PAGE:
-- The lecanium scales are distributed throughout the United States.
High scale populations severely reduce vitality, weaken the tree, and
cause branch or crown dieback. They have been of greatest concern to
shade and ornamental red and white oaks.
Insect (figure 39). -- The body of the adult female is circular
to ovoid, strongly convex or tortoise-shaped, and about .2 to .3 inch
(4 to 7 mm) in diameter. Young females may be tan or mottled with black,
but older females are reddish or dark brown. After their eggs hatch,
the female body shells remain loosely attached to the bark. Scales commonly
overlap and encircle portions of infested twigs.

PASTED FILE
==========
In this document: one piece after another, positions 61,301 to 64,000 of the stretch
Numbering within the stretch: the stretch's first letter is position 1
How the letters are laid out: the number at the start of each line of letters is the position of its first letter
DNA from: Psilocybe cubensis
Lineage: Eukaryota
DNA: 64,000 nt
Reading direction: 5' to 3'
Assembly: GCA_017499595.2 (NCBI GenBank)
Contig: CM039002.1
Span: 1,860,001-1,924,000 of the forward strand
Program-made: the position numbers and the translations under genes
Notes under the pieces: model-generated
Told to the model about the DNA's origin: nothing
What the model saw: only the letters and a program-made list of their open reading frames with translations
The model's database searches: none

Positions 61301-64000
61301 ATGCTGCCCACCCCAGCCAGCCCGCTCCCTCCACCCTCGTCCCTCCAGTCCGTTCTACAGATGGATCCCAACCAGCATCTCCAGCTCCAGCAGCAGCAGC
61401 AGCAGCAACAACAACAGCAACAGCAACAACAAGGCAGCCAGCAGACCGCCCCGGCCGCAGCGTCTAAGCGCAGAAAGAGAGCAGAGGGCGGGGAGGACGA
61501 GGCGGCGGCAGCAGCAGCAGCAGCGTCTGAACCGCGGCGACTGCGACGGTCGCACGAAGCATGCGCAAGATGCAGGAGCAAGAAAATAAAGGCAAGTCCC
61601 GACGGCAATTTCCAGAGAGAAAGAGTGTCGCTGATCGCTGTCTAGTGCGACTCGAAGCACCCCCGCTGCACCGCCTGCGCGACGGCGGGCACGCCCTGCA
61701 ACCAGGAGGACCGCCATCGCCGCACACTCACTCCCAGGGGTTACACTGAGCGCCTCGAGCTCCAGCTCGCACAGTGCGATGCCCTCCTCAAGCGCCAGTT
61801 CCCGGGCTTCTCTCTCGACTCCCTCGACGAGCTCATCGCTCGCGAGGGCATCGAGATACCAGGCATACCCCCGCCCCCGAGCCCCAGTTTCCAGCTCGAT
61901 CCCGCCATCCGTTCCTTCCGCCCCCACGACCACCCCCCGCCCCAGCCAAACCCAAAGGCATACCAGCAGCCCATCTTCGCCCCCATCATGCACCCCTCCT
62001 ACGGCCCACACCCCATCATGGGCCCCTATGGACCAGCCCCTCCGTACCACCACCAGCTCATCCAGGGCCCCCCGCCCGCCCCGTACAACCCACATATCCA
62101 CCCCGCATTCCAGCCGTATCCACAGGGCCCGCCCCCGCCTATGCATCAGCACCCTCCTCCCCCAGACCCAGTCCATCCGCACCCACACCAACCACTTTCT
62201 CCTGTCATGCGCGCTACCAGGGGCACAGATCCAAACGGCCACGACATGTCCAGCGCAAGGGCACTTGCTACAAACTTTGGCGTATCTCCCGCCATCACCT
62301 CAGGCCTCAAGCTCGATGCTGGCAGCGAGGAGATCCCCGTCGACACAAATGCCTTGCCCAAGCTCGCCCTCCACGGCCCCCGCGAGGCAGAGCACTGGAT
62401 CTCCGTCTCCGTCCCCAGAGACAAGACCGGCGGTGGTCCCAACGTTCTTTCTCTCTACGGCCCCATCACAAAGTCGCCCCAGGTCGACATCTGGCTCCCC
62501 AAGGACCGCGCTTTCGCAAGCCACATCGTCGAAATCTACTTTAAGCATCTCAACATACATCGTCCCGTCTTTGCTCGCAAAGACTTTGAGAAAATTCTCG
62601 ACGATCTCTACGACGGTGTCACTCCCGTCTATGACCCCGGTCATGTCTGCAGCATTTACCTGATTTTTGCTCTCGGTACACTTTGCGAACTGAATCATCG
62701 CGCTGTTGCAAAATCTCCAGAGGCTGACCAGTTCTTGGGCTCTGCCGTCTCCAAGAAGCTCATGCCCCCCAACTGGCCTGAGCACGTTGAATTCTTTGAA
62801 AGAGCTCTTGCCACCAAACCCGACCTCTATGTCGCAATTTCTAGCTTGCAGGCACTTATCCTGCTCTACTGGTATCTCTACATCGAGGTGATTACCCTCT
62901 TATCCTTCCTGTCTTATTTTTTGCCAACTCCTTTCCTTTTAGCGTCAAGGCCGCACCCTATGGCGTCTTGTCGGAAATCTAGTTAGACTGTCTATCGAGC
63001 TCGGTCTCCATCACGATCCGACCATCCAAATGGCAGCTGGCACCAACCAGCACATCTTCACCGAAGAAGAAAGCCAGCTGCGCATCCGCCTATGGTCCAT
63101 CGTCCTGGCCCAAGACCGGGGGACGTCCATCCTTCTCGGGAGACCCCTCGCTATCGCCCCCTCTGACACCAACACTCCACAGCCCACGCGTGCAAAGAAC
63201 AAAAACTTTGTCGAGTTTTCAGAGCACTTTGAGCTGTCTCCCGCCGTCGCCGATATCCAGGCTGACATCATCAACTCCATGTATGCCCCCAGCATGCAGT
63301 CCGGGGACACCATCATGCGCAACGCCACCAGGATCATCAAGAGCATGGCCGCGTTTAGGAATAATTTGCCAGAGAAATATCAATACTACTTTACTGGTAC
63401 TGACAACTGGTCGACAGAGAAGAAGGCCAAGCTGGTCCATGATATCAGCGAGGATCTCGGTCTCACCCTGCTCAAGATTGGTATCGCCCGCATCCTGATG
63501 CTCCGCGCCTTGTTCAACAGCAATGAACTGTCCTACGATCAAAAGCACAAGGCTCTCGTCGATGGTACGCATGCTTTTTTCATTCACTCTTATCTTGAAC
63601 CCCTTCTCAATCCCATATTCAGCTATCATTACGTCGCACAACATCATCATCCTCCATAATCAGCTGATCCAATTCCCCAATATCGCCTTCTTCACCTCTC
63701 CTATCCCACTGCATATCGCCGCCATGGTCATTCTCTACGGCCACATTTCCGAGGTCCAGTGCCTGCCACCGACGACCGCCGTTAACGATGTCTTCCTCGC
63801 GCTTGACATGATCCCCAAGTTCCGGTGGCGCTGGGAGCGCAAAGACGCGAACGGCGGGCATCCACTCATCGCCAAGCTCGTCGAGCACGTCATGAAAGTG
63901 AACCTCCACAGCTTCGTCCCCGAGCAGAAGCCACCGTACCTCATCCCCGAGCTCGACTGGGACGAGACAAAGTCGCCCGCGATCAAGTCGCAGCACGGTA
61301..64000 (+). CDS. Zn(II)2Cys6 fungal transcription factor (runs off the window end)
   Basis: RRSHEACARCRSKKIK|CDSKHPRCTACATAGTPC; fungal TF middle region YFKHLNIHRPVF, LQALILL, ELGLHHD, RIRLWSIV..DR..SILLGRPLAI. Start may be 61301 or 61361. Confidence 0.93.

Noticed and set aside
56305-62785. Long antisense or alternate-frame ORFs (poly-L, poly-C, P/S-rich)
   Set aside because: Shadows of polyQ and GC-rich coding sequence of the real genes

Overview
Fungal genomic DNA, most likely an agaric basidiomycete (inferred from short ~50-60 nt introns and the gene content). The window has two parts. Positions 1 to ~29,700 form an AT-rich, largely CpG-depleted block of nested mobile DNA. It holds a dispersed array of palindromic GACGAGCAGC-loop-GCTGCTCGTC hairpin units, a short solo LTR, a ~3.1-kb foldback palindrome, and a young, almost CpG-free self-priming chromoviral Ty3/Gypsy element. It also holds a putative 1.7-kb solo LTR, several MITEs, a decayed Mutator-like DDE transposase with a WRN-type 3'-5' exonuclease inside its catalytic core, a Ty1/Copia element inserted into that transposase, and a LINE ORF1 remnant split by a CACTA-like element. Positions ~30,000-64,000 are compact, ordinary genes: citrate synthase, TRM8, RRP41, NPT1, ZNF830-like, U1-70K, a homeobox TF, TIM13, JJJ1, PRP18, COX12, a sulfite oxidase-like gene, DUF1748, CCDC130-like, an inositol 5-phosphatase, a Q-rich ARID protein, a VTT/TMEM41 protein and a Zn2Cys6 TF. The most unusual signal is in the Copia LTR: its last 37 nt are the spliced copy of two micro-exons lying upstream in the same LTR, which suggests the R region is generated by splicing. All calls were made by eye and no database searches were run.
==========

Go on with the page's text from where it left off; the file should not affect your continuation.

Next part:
the Injury. -- Trees of poor vigor or with branch and crown dieback
should be examined closely for scale insects. Lecanium scales are most
prominent on twigs during the spring and early summer.
-- Eggs are produced underneath the female in late spring. Eggs hatch
in early summer and the immature insects seek feeding sites on the underside
of leaves. In late summer, they migrate to twigs where they overwinter.
They complete their development in the spring. There is usually one
generation per year.
-- Parasites and predators are effective in controlling infestations.
However, insecticides are often used and are most effective against